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Next February's elections in Iran have already begun.February's election will be tightly contested as the Assembly may in its next eight-year term chose who replaces Ayatollah Ali Khamenei, who is 76, as Iran's supreme leader. But the poll also looms with a broad realignment taking place in Iranian politics, prompted by parliamentary elections due on the same day, which will likely be shaped by continuing rancor over the nuclear agreement with world powers.Even if the United States Congress does not, as many Iranians fear, scuttle the agreement, it still has to be implemented and so will remain a live issue at the center of Iranian politics well into 2016, especially as opponents of the deal resent anything smacking of cooperation with the U.S. This encourages a divide between those who support the agreement – the bulk of the political class – and those who do not.Khamenei has also helped keep the nuclear issue on the front burner. It is dangerous to simplify any Iranian election, given the local and provincial factors in a country larger than Turkey, Iraq and Syria combined. Rouhani has also expressed support for allowing some reformist candidates to run in the election.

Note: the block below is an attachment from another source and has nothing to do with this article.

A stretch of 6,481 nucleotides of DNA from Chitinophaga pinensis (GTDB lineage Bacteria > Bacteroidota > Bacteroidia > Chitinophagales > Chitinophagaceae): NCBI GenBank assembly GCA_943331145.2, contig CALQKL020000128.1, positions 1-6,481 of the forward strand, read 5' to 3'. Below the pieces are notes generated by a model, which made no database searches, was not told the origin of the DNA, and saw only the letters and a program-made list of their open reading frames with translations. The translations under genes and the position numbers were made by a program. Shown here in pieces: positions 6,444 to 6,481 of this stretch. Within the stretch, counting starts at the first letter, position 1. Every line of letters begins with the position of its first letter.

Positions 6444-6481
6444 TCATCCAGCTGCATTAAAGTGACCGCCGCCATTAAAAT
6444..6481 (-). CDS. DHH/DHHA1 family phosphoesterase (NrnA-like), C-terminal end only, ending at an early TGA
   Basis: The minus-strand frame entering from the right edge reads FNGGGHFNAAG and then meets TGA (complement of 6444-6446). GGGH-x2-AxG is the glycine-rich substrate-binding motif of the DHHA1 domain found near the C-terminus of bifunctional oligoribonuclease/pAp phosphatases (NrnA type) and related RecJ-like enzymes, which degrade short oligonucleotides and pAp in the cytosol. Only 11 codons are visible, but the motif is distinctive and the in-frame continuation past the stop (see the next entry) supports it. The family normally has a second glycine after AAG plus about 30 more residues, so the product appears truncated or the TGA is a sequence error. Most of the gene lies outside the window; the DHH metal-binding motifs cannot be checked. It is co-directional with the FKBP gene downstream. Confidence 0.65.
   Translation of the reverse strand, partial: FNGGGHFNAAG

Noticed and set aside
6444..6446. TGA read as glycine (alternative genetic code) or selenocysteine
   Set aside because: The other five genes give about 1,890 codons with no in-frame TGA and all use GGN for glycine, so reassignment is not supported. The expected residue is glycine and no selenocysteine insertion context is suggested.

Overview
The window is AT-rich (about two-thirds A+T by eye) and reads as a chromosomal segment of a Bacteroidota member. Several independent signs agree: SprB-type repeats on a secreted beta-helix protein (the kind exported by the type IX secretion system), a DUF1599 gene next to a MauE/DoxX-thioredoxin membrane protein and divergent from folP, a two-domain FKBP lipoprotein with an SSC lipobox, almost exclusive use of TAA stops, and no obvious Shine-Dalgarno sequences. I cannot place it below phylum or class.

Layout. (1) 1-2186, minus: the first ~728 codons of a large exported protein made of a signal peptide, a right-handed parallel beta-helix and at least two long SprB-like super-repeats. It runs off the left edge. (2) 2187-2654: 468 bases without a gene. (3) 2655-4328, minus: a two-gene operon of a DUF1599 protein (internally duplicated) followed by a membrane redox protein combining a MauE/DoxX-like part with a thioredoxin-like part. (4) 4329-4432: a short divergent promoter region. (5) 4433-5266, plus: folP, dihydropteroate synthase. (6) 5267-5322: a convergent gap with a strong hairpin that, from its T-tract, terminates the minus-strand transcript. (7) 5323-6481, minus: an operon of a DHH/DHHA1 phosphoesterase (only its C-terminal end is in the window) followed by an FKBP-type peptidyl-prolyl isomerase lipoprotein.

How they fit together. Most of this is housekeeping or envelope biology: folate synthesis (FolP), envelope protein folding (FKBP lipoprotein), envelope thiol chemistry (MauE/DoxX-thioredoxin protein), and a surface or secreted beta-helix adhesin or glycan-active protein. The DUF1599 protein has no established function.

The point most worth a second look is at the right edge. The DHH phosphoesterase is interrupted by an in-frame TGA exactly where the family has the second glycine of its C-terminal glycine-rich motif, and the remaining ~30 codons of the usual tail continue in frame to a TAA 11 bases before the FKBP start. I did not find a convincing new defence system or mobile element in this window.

The nuclear deal and Iran’s elections
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